Sometimes when I'm writing my articles, I guess I forget that people read them. In all honesty, I just find something that gets my attention and I write about it, with the mindset that maybe some will pass over it and a small few might actually take note of it.
When I saw Michelle Obama's speech at the 2012 Democratic National Convention, I, like so many out others, was compelled. I had to write about it. Honestly, there's just something about the First Lady that makes you want to listen to her every word, and to me, she has something that inspires me to act.
So, when I wrote my article about her, I didn't really think twice about it. It was just what I saw; what I believed. I was recognizing her for her work and influence on me and teenage girls of my generation. When I sent it in, I didn't think much about it. I mean, there are hundreds of articles written every day about her -- she is, after all, the First Lady of the United States.
But then I got an email. Her staff wanted me to come see her at one of her rallies in Virginia. Since they were willing to give me tickets, I didn't hesitate to accept the offer.
I was sitting in VIP seats in the first row at her Fredericksburg rally. What more could I ask for? As I looked around the Mary Washington University gym, I was amazed to me to see so many people. There were veterans, college students, people of different races, teenagers, families, women, men, workers and volunteers all in one room to catch a glimpse of one woman.
With the buttons, posters and chants, I became just another member of the Michelle Obama fan entourage, and as she came out, I knew exactly why. The crowd erupted. I found myself jumping up and screaming as loud as I could, hoping she would look in my direction. It seems crazy, I know, but it's an almost surreal experience.
Her speech -- almost reminiscent of her DNC speech -- preached for education, equal rights, voter turnout, women's rights, and most importantly, family. Coming from a family of two VERY hard-working parents, seeing them smile and nod as she preached about the importance of our future, and work ethic, and struggle, I couldn't help but know she connected with them and everyone. For those 30 minutes, Michelle Obama, in a sense, was a part of us. After all, she went through the struggle, just like us.
And in that moment, my life was virtually complete. It may sound cheesy, but I got to see my role model, and I was done -- I didn't need anything else. I couldn't wait to tell my friends what I got to do.
Or so I thought.
Halfway through her speech, someone tapped me on my shoulder and asked, "Are you Omnia?" I couldn't help but gape a little and nod. "Come with me," she said. "The First Lady wants to meet you."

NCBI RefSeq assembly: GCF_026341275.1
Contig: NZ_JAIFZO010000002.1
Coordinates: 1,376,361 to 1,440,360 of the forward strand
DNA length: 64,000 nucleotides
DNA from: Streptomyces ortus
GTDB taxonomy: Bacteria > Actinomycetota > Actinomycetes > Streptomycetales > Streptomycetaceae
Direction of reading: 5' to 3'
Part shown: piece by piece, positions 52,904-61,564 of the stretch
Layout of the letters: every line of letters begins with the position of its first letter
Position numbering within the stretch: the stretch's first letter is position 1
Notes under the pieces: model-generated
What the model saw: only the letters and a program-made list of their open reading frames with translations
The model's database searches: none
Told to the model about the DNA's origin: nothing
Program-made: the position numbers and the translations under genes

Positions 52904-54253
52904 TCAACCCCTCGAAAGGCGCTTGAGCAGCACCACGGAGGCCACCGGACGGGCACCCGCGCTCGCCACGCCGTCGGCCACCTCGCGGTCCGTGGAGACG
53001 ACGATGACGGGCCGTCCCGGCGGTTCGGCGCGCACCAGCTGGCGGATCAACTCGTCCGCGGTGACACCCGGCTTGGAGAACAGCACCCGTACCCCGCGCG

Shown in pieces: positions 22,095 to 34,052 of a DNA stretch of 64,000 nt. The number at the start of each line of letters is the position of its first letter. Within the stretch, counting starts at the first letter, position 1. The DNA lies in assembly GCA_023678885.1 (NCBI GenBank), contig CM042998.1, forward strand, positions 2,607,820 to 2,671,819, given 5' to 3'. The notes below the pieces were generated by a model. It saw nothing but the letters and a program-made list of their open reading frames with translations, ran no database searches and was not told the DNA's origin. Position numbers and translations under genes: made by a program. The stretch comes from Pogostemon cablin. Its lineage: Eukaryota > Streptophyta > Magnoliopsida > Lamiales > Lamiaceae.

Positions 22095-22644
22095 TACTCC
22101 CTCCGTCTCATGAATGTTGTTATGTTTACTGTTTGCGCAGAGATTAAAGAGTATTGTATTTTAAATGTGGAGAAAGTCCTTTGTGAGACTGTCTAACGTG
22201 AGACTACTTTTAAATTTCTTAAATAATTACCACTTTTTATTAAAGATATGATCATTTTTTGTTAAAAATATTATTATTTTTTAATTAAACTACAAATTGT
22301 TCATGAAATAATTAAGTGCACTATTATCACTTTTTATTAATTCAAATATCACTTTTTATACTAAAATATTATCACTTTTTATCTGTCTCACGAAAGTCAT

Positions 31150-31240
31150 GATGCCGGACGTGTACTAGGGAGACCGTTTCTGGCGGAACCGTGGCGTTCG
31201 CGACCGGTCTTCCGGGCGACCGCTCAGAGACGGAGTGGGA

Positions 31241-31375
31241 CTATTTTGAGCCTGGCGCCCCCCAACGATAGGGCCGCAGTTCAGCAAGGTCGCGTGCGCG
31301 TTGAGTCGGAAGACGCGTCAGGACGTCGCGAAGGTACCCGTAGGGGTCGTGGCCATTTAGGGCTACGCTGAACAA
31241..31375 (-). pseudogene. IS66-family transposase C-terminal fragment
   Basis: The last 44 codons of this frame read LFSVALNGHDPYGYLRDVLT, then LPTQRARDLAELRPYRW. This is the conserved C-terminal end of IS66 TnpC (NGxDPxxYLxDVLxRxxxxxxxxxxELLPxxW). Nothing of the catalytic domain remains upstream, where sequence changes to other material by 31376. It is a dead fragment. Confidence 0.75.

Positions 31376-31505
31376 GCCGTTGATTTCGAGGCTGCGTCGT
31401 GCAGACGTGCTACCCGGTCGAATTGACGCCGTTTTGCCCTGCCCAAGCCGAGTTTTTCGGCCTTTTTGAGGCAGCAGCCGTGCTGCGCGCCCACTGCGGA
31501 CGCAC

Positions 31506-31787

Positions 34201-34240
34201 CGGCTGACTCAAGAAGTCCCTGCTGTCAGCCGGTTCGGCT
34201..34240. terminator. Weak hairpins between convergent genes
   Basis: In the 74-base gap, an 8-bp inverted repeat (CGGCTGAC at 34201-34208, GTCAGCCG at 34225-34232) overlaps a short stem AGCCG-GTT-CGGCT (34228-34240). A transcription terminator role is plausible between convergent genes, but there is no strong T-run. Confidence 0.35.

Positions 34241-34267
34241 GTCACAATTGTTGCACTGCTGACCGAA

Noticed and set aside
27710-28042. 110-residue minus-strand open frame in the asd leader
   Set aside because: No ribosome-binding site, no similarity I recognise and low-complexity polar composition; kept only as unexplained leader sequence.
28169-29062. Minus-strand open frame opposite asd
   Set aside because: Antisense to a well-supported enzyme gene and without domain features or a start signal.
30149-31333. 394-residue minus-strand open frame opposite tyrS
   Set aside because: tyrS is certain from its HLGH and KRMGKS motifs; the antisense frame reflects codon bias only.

Wait, what? No. I thought. I'm fine, I swear. That's all I wanted. I saw her. I said I was done!
I was walked in backstage, and they told me to wait for her to come in after shaking hands with the crowd. Apparently, they had been looking for me.
Why, you may ask? Michelle Obama read MY article.
I sat there awkwardly glancing at everyone, pacing a little but trying to look composed, and just like that, she just walked right in. The person I saw on the TV screen and wrote about was right there in front of me. She took a few pictures with people and then looked at me.
I tried to keep it professional and go in for a handshake but she went straight for hug. I must have looked a little lost, because my eyes were as wide as they could be and my mouth somehow wouldn't close. It was the pure definition of shock.
She told me about my article, and how she appreciated it. She asked about school and what colleges I wanted to go to (Yes, I was having a conversation with the First Lady!). She introduced me to her Chiefs-of-Staff, pointing at all of these powerful women who worked just as hard, if not harder, than we ever know or realize.
And then she said something that left me speechless. This whole time I've been writing about the inspiration and influential power Michelle Obama has on me -- and should have on every teenager. But she looked me right in the eye and said, "You inspire me."
And I just stood there, staring. That couldn't be possible. She's one of the most powerful women in the world, the first lady of one of the world's most powerful countries.
And then I realized it wasn't just me she was referring to. She was talking about teenagers -- my generation. This amazing and invincible woman was motivated by the people who believe in her, as well as teens and kids like me who look up to her for a sense of hope. Because for us, she's the symbol of our educational success stories and our dreams, and to her we're the ones who make sure she follows through.
I realized that all of us in the crowd -- like the Air Force veteran behind me, and the UMW Young Democrats club in front of me, and my parents right next to me -- rely on Michelle Obama just as much as she relies on us.
So thank you, Mrs. Obama. Thank you for reading my article and taking the time to meet me. Most importantly, thank you for inspiring us just as much as we try to inspire you.